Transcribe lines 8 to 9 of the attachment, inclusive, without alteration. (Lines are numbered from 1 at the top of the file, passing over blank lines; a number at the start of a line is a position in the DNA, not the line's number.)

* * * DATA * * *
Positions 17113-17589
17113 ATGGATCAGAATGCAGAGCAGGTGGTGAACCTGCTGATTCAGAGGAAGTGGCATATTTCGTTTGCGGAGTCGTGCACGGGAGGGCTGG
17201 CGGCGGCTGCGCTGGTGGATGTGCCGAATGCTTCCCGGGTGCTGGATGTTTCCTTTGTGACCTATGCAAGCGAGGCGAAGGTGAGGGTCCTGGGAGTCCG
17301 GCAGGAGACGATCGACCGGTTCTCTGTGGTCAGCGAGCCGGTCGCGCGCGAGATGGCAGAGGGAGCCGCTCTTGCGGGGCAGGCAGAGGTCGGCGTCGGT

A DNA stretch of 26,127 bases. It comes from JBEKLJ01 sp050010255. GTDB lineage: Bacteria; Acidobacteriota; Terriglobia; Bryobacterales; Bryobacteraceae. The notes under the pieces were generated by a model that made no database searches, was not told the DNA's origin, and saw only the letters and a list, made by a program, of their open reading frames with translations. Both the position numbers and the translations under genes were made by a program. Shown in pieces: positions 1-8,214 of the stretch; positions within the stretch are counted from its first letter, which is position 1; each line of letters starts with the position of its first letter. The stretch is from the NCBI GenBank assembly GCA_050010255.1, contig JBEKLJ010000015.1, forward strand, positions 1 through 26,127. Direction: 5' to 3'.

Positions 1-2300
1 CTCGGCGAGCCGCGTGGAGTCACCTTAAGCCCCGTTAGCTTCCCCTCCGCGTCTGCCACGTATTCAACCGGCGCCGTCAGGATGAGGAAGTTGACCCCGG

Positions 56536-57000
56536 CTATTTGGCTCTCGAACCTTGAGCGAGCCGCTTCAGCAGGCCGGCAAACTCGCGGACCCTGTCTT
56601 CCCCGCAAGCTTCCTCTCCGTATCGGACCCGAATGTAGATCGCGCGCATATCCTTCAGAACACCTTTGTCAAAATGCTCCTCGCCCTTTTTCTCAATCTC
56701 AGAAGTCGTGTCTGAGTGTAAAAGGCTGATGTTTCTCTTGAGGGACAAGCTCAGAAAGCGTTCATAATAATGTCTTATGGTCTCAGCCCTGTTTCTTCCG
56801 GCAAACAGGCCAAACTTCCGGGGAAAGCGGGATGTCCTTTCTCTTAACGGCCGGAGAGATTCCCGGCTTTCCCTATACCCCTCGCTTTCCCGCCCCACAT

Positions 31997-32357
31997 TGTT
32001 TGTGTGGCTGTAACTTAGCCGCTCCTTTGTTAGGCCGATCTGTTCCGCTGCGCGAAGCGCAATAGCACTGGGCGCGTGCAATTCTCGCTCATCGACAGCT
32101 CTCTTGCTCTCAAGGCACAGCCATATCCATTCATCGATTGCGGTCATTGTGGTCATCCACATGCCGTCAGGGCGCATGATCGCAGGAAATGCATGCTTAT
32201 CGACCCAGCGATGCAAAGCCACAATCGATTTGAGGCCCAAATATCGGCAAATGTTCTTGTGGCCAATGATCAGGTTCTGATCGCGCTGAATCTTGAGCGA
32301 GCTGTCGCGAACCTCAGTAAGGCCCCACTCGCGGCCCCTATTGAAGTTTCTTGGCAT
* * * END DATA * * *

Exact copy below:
Positions 56536-57000
56536 CTATTTGGCTCTCGAACCTTGAGCGAGCCGCTTCAGCAGGCCGGCAAACTCGCGGACCCTGTCTT